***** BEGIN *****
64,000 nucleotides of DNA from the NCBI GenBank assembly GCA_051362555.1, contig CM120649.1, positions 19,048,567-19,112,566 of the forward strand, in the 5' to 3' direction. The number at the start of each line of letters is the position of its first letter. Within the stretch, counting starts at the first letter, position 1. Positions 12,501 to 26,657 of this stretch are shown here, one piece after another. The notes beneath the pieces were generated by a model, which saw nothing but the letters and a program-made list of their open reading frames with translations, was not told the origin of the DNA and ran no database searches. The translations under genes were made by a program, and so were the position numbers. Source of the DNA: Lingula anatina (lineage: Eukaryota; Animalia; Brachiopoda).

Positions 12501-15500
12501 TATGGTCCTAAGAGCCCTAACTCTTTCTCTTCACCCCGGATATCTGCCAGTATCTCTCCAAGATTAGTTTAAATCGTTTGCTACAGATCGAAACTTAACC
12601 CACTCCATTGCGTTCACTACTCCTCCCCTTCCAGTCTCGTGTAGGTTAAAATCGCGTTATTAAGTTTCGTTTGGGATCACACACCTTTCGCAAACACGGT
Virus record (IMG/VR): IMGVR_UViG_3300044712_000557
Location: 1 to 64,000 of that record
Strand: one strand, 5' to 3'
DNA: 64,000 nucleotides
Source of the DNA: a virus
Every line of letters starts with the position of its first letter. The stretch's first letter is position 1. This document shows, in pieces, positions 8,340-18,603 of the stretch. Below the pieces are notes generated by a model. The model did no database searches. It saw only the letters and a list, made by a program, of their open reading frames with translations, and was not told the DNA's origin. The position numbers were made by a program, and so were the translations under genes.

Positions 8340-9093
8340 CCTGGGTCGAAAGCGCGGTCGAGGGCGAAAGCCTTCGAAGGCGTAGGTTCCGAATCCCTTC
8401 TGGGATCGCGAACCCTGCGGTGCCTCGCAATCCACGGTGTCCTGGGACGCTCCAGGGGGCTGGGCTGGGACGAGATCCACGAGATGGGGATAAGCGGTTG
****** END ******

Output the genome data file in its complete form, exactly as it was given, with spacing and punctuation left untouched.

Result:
64,000 nucleotides of DNA from the NCBI GenBank assembly GCA_051362555.1, contig CM120649.1, positions 19,048,567-19,112,566 of the forward strand, in the 5' to 3' direction. The number at the start of each line of letters is the position of its first letter. Within the stretch, counting starts at the first letter, position 1. Positions 12,501 to 26,657 of this stretch are shown here, one piece after another. The notes beneath the pieces were generated by a model, which saw nothing but the letters and a program-made list of their open reading frames with translations, was not told the origin of the DNA and ran no database searches. The translations under genes were made by a program, and so were the position numbers. Source of the DNA: Lingula anatina (lineage: Eukaryota; Animalia; Brachiopoda).

Positions 12501-15500
12501 TATGGTCCTAAGAGCCCTAACTCTTTCTCTTCACCCCGGATATCTGCCAGTATCTCTCCAAGATTAGTTTAAATCGTTTGCTACAGATCGAAACTTAACC
12601 CACTCCATTGCGTTCACTACTCCTCCCCTTCCAGTCTCGTGTAGGTTAAAATCGCGTTATTAAGTTTCGTTTGGGATCACACACCTTTCGCAAACACGGT
Virus record (IMG/VR): IMGVR_UViG_3300044712_000557
Location: 1 to 64,000 of that record
Strand: one strand, 5' to 3'
DNA: 64,000 nucleotides
Source of the DNA: a virus
Every line of letters starts with the position of its first letter. The stretch's first letter is position 1. This document shows, in pieces, positions 8,340-18,603 of the stretch. Below the pieces are notes generated by a model. The model did no database searches. It saw only the letters and a list, made by a program, of their open reading frames with translations, and was not told the DNA's origin. The position numbers were made by a program, and so were the translations under genes.

Positions 8340-9093
8340 CCTGGGTCGAAAGCGCGGTCGAGGGCGAAAGCCTTCGAAGGCGTAGGTTCCGAATCCCTTC
8401 TGGGATCGCGAACCCTGCGGTGCCTCGCAATCCACGGTGTCCTGGGACGCTCCAGGGGGCTGGGCTGGGACGAGATCCACGAGATGGGGATAAGCGGTTG